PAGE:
Capital of Belgium, administrative center of the European Union, and home of the headquarters of North Atlantic Treaty Organization, Brussels has a reputation for bureaucracy.
But this city is also a cultural capital, home to more than 40 fascinating museums. It’s main square, the Grand Place, is one of the most beautiful anywhere, with gilt-covered guildhalls soaring heavenward on all sides. Around another square, Place Royale, you’ll find most gay establishments. The scene is surprising vibrant and diverse, with many bars and restaurants, circuit parties and alternative/indy parties, music and art happenings.
In Brussels, cineastes can take their pick of two gay film festivals. The Tels Quels festival takes place is late January and early February. The Pink Screens festival rolls around in October. Belgian Pride is held each mid-May. The streets around Rue du Marché au Charbon are car-free for the event.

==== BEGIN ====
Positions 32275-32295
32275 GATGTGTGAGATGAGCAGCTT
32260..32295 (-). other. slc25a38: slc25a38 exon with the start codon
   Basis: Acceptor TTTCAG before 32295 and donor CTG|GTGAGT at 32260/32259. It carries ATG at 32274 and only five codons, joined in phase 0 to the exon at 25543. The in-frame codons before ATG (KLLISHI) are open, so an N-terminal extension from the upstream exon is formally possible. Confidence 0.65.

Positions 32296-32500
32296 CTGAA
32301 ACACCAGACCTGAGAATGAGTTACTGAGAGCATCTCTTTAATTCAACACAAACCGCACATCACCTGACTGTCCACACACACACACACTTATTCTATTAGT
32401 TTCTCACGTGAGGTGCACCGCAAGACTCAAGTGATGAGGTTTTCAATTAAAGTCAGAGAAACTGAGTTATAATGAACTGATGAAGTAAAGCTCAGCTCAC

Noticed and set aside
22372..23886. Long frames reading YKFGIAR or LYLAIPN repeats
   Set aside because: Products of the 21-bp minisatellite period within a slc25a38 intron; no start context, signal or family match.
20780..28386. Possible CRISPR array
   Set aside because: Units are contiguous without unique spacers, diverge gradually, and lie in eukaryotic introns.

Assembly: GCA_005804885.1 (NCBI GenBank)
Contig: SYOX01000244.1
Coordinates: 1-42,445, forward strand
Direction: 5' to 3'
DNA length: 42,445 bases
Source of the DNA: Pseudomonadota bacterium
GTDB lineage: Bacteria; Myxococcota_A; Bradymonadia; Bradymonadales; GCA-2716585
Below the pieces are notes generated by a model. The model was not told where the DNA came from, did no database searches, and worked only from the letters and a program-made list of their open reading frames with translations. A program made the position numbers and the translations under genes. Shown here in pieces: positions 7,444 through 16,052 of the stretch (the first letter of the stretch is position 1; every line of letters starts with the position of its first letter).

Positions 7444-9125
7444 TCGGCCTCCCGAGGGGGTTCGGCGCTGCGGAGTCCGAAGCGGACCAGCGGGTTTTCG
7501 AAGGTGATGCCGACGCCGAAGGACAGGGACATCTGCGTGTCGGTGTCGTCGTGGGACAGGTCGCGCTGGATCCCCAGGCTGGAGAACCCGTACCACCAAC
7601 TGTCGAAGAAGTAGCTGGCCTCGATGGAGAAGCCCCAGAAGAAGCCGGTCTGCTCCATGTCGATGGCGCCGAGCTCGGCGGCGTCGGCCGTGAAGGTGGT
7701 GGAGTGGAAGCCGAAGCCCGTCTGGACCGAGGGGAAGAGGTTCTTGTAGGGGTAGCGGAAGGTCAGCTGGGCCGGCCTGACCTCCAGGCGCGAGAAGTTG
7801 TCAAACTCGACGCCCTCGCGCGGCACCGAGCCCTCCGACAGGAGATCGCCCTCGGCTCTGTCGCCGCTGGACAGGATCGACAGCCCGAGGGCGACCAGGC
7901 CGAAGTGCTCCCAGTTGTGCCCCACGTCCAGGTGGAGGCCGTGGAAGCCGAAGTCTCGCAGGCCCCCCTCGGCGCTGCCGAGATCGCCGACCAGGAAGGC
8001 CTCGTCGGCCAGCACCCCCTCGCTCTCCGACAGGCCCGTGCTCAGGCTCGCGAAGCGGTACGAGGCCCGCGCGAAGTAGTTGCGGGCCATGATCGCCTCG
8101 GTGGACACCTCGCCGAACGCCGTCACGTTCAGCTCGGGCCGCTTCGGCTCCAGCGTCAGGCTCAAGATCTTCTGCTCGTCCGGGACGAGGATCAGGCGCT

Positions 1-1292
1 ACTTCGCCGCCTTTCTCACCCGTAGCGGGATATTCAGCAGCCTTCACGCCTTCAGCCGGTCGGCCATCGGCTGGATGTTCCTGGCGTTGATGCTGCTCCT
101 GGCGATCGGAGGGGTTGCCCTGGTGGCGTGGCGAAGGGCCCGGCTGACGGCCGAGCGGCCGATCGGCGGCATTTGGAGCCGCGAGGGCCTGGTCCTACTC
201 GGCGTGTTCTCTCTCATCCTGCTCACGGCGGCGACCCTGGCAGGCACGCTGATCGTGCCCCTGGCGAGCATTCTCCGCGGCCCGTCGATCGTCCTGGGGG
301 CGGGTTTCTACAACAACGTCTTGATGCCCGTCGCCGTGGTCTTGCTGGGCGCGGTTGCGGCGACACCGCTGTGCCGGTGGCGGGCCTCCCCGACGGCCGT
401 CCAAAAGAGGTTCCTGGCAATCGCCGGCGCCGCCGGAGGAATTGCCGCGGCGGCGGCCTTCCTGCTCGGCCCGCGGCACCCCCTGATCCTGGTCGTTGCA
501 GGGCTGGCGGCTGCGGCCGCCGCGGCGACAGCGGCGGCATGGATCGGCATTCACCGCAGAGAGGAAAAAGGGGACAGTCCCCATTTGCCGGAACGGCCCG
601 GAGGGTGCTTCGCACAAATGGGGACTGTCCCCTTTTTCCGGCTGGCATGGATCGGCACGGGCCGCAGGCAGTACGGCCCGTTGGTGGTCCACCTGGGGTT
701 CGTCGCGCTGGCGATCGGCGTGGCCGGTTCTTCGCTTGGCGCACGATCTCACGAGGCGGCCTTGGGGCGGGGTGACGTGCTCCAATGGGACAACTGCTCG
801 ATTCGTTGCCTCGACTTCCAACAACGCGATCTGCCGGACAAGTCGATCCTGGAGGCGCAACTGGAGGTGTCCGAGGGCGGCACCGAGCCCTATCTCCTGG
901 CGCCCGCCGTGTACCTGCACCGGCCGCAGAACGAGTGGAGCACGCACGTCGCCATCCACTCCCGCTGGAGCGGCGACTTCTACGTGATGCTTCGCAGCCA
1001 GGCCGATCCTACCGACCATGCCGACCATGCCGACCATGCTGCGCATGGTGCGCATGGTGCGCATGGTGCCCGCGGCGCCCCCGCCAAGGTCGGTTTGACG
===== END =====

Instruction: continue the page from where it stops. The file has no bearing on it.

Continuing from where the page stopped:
Many visitors fly into Brussels National Airport, 11 km (7 mi) to the northeast. Taxis into town cost around 45€. The Brussels Airport station, located at basement level 1 below the terminal, offers up to 4 depatures per hour to the downtown Brussels North, Central and Midi stations; also direct train services to the East, South, West and North of Belgium. For a simplified guide to area public transport see Brussels.info.
De Lijn operates bus services from arrivals hall level 0 to the Brussels North railway station (number 272 or 471), and Roodebeek station (buses 359 and 659), plus other regional destinations. The MIVB/STIB Airport Line has 30-minute express buses between Brussels Airport (platform C on level 0) and the European quarter. There are ticket vending machines, or pay the driver (a slightly higher price). For more connections see the Airport website.